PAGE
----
NEW YORK -- If you're looking for a feel-good story at this U.S. Open, look no further than Venus Williams.
While her younger sister, Serena, is a heavy favorite to win the whole thing, Venus is an extreme long-shot to regain the form that saw her win here in Flushing Meadows in 2000 and '01.
A year ago, Venus was forced to withdraw from her second-round match here after it was revealed she was battling the autoimmune disease known as Sjögren's Syndrome. She ended up missing nine months of action.
Williams, 32, is now through to the second round after beating fellow American,Bethanie Mattek-Sands, 6-3, 6-1, Tuesday in Arthur Ashe Stadium.
"Honestly, I didn't even understand what I was going through at that time last year," Williams said of the disease. "I feel like just this summer I've come to acceptance. Like it takes a long time to come to acceptance, especially when you're an athlete. You see yourself as this healthy person."
Williams revealed that she's "on a few medicines" to cope with the disease, which she said last year "affects my energy level and causes fatigue and joint pain."
"I'm definitely better than last fall," she said. "Last fall I didn't play any tournaments and I was at home watching on TV. So there's a big difference between watching on TV and being in a tournament.
"For me it's very rewarding, it's very exciting. It's like, you know, just come full circle to be back out here, winning matches, moving forward - and getting better. That's good for me."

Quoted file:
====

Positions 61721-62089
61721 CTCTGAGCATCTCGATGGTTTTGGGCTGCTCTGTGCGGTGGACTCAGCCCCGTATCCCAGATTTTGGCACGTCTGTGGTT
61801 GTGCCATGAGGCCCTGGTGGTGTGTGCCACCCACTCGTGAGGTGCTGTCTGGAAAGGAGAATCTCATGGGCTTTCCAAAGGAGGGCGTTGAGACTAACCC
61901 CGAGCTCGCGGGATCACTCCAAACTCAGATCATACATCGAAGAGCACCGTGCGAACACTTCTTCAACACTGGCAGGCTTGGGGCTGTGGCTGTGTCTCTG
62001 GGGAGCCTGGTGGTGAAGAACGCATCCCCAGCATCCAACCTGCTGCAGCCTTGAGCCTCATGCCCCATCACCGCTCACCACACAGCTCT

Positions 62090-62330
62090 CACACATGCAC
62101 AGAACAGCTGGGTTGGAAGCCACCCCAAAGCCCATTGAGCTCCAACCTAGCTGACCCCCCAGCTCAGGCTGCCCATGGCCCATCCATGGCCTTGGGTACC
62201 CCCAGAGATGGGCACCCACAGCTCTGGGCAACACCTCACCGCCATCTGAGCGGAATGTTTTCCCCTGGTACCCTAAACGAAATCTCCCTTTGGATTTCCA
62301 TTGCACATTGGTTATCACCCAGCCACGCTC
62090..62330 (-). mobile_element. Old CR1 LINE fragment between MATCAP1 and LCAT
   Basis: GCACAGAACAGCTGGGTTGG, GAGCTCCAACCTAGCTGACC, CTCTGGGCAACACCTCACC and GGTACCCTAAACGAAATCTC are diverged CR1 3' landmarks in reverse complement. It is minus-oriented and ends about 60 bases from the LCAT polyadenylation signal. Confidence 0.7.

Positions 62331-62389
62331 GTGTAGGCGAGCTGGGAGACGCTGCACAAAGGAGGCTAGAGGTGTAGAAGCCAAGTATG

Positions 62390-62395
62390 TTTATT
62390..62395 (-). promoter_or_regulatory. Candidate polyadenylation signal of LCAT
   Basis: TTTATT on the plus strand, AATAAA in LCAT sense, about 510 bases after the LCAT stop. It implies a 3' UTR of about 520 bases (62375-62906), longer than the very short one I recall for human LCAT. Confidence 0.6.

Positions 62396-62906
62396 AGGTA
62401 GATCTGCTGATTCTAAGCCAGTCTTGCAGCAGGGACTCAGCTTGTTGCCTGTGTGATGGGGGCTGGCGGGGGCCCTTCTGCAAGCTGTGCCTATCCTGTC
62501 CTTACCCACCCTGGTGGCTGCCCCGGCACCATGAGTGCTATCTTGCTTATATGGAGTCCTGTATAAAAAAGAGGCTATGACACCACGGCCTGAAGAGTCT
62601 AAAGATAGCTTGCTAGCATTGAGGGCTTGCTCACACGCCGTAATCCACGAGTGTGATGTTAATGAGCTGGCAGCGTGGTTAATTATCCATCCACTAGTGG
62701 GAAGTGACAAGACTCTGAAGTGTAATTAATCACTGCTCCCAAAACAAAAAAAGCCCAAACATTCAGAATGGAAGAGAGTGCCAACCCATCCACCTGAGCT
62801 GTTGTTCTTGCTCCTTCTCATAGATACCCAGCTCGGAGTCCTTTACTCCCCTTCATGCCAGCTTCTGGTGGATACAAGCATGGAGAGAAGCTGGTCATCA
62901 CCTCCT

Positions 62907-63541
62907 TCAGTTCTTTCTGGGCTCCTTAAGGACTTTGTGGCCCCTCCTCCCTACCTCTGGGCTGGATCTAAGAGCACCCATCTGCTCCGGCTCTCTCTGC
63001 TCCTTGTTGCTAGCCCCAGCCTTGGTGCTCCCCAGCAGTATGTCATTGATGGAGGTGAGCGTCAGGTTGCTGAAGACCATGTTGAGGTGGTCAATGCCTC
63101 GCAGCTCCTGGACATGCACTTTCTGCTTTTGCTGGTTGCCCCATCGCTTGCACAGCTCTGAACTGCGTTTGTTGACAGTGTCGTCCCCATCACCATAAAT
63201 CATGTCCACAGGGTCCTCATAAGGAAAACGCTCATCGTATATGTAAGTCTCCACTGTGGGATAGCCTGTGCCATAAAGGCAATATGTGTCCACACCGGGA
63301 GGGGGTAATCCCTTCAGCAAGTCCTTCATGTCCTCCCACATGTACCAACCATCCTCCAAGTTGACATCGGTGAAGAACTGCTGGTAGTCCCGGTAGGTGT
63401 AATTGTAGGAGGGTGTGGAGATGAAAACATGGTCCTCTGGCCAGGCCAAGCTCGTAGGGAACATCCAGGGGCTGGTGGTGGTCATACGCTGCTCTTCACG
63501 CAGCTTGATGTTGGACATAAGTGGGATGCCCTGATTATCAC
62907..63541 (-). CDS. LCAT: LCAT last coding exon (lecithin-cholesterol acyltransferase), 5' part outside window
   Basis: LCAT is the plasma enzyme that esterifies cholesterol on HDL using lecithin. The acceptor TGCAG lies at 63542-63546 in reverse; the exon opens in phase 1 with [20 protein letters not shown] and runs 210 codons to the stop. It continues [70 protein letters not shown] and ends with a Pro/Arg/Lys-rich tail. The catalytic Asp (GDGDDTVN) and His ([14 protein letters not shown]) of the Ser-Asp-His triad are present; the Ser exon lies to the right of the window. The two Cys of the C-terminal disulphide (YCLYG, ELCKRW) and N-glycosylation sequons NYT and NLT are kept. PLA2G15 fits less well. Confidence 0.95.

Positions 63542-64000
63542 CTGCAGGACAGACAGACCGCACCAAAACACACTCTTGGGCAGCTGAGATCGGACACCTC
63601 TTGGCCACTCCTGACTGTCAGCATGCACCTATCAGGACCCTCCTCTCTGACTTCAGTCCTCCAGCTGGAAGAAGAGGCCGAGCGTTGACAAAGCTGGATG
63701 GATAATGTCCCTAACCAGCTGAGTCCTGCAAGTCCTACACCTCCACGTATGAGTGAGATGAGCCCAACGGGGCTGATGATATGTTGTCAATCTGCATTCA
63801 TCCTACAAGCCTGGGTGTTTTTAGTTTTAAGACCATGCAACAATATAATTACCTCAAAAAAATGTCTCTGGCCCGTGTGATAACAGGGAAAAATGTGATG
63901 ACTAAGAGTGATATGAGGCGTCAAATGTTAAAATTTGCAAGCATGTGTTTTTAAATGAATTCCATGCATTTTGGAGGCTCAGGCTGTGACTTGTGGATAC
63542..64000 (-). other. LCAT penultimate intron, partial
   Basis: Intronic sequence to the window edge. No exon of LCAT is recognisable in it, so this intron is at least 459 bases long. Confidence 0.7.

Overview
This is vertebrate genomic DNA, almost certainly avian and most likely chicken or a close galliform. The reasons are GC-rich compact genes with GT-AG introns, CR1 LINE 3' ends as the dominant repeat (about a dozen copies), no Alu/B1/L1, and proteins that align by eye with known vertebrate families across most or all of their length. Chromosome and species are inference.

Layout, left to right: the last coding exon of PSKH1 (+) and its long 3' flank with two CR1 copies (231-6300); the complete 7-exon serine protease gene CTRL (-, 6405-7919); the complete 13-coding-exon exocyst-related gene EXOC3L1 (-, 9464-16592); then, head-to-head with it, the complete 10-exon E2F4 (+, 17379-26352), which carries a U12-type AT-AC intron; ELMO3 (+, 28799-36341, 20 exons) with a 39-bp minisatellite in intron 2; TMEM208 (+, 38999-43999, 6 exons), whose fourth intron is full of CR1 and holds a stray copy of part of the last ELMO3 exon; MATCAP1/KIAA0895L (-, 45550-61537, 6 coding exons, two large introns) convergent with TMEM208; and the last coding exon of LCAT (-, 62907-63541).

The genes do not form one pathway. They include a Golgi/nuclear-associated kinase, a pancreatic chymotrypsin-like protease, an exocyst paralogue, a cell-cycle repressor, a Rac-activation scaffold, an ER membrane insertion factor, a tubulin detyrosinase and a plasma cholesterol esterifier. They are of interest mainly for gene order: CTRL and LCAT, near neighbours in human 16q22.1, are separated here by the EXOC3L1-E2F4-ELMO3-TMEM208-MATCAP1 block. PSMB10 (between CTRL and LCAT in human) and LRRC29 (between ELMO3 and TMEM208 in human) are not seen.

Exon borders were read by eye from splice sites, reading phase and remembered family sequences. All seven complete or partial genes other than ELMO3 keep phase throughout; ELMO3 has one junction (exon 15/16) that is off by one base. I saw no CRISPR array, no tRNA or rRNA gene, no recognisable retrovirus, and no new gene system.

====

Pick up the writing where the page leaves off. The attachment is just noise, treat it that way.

Williams, who came in unseeded because she is ranked No. 46 in the world, is coming off a semifinal appearance in Mason, Ohio, her first semifinal since the 2010 U.S. Open.
Still, playing against Li Na in the semis there, Williams played through back pain that forced her to get treatment and reduced her second serve to 63 mph by the third set.
She said she didn't even try to serve until last Thursday.
"I had to take it easy, you know, leading up to the tournament," she said before the tournament began. "I have had just kind of a soft preparation."
Against Mattek-Sands, Williams recovered from an 0-2 deficit to win the first set. Overall, she served five aces and three double faults, reaching 124 mph on her serve.
"After that [0-2 deficit], she was crushing her serves and hitting return winners," Mattek-Sands said. "I can't beat myself up too much. She was playing a lot like I play but she did it better."
Next up for Williams is a second-round date with No. 6 Angelique Kerber, a German who beat Serena in the quarterfinals in Mason,
Ohio. Kerber routed Anne Keothavongof Great Britain, 6-2, 6-0 in 54 minutes.
"Winning matches is fun, so I'm here to win some matches and that's the ultimate fun," Venus said. "That's the whole goal."
Spoken like somebody who's not quite ready to call it quits just yet.